16 September 1931: Flight Lieutenant George Hedley Stainforth of the Royal Air Force high-Speed Flight, was flying the second Supermarine S.6B, S.1596, to test an alternate propeller before attempting a 3-kilometer speed record. As he landed on the water following the test flight, his foot became caught in the rudder bar. The S.6B skidded across the surface, and then capsized. Stainforth was able to escape with only minor injuries.
While it was being towed back to the seaplane station at RAF Calshot, the racer sank to the bottom of Southampton Water.
Divers were called in to locate the sunken airplane and to rig it for recovery. The following day, the 17th, a Royal Navy salvage ship recovered the airplane.
The S.6B had sustained damage to one float and the cockpit, but was otherwise in reasonably good condition. It was returned to the Supermarine works for repairs.
S.1596 was the second of two Vickers-Supermarine S.6B Monoplanes, designed by Reginald Joseph Mitchell, who would later design the legendary Supermarine Spitfire fighter of World War II. The racer was developed from Mitchell’s earlier S.4, S.5 and S.6 Schneider Cup racers, and was built at the Supermarine Aviation Works (Vickers), Ltd., Southampton, on the south coast of England
The Supermarine S.6B was a single-place, single-engine, low-wing monoplane with two fixed pontoons as an undercarriage. It was of all-metal construction and used a high percentage of duralumin, a very hard alloy of aluminum and copper, as well as other elements. The float plane was 28 feet, 10 inches (8.788 meters) long, with a wingspan of 30 feet, 0 inches (9.144 meters) and height of 12 feet, 3 inches (3.734 meters). The wing area was 145 square feet (13,5 square meters). The S.6B had an empty weight of 4,560 pounds (2,068 kilograms) and gross weight of 5,995 pounds (2,719 kilograms).
In an effort to achieve the maximum possible speed, aerodynamic drag was eliminated wherever possible. There were no radiator or oil cooler intakes. The wing surfaces were constructed of two thin layers of duralumin with a very small space between them. The engine coolant, a mixture of water and ethylene glycol, was circulated between these layers, which are known as surface radiators. The engine had a high oil consumption rate and the vertical fin was the oil supply tank. The skin panels also served as surface radiators. The fuselage panels were corrugated for strength, and several small parallel passages transferred lubricating oil from the fin tank to the engine, and further cooled the oil.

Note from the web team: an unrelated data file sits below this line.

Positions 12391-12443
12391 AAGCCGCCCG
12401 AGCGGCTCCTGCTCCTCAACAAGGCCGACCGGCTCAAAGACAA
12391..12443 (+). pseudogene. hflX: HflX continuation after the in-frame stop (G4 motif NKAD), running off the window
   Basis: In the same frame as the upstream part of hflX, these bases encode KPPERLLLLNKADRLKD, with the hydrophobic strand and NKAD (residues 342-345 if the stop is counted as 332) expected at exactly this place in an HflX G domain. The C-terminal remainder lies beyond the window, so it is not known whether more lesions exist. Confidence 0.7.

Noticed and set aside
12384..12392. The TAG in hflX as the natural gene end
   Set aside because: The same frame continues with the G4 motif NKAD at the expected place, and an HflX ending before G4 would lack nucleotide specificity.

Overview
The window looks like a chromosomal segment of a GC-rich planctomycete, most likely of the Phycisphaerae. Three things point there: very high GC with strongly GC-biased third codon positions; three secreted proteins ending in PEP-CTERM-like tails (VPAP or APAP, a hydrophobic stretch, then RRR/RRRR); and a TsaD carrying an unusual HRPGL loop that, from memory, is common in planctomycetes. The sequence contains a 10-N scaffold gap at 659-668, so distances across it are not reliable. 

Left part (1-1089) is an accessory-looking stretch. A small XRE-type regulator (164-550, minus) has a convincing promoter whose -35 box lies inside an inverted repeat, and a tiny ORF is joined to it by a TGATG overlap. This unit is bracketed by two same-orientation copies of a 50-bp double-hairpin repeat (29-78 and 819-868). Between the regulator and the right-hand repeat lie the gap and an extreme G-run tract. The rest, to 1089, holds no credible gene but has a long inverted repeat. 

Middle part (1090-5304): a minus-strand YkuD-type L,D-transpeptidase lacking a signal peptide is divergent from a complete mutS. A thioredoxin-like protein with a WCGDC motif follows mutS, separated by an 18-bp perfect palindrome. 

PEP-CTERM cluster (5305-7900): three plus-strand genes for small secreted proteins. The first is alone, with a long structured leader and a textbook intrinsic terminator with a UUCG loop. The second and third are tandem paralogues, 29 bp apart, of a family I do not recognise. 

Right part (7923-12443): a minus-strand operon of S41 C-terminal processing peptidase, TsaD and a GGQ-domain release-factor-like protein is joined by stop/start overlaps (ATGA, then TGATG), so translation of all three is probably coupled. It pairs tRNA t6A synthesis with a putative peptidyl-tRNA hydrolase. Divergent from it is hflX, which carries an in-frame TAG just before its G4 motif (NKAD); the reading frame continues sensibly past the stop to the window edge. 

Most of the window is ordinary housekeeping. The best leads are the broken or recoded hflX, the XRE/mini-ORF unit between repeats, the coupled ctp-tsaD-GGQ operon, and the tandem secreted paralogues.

S.1596 was powered by a liquid-cooled, supercharged, 2,239.327-cubic-inch-displacement (36.696 liter) Rolls-Royce Type R single-overhead-camshaft (SOHC) 60° V-12 engine, number R25. The Type R was a racing engine with 4 valves per cylinder and a compression ration of 6:1. In the 1931 configuration, it produced 2,350 horsepower at 3,200 r.p.m. It used a 0.605:1 reduction gear and turned a Fairey Aviation fixed-pitch airscrew with a diameter of 8 feet, 6 inches (2.591 meters). A special fuel, a mixture of benzol, methanol and acetone with TCP anti-detonation additive, was used. Engine R25 was specially prepared for the 3-kilometer speed runs.
George Hedley Stainforth was born in 1899, the son of George Staunton Stainforth, a solicitor, and Mary Ellen Stainforth. Stainforth was married to Gladys Imelda Stainforth.
Staunton was a graduate of the Royal Military Academy Sandhurst, and served with the British Army. In 1923, he transferred to the Royal Air Force.
In 1929, Staunton won the King’s Cup Air Race, and on 10 September, set a Fédération Aéronautique Internationale (FAI) World Record for Speed Over a 3 Kilometer Course, averaging 541.10 kilometers per hour (336.22 miles per hour) while flying a Gloster Napier 6 powered by a Napier Lion VIID borad arrow W-12 engine.¹
Stainforth would set another 3-Kilometer world speed record on 29 September 1931, at 655 kilometers per hour (407 miles per hour).² He was the first pilot to fly faster than 400 miles per hour. For this accomplishment, Stainforth was awarded the Air Force Cross.
During World War II, Wing Commander George Hedley Stainforth, A.F.C., commanded No. 89 Squadron in Egypt. The New York Times reported that he was “the oldest fighter pilot in the Middle East.” On the night of 27–28 September 1942, while flying a Bristol Beaufighter near the Gulf of Suez, Stainforth was killed in action. He was buried at the Ismailia War Memorial Cemetery, Egypt.